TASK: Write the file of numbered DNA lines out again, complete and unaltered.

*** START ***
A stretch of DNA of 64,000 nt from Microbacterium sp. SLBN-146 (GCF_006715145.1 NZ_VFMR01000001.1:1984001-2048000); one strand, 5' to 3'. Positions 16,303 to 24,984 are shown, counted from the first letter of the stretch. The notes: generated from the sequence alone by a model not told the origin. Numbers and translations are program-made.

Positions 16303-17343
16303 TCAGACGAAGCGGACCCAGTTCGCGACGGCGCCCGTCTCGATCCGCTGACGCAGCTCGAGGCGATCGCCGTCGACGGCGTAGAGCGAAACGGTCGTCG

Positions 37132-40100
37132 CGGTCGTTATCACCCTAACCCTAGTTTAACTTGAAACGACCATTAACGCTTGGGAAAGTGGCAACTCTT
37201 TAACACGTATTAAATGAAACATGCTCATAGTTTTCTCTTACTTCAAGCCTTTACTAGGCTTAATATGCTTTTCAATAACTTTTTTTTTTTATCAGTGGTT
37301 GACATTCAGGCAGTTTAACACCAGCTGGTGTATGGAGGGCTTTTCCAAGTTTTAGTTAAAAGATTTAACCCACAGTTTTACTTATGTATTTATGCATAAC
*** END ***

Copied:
A stretch of DNA of 64,000 nt from Microbacterium sp. SLBN-146 (GCF_006715145.1 NZ_VFMR01000001.1:1984001-2048000); one strand, 5' to 3'. Positions 16,303 to 24,984 are shown, counted from the first letter of the stretch. The notes: generated from the sequence alone by a model not told the origin. Numbers and translations are program-made.

Positions 16303-17343
16303 TCAGACGAAGCGGACCCAGTTCGCGACGGCGCCCGTCTCGATCCGCTGACGCAGCTCGAGGCGATCGCCGTCGACGGCGTAGAGCGAAACGGTCGTCG

Positions 37132-40100
37132 CGGTCGTTATCACCCTAACCCTAGTTTAACTTGAAACGACCATTAACGCTTGGGAAAGTGGCAACTCTT
37201 TAACACGTATTAAATGAAACATGCTCATAGTTTTCTCTTACTTCAAGCCTTTACTAGGCTTAATATGCTTTTCAATAACTTTTTTTTTTTATCAGTGGTT
37301 GACATTCAGGCAGTTTAACACCAGCTGGTGTATGGAGGGCTTTTCCAAGTTTTAGTTAAAAGATTTAACCCACAGTTTTACTTATGTATTTATGCATAAC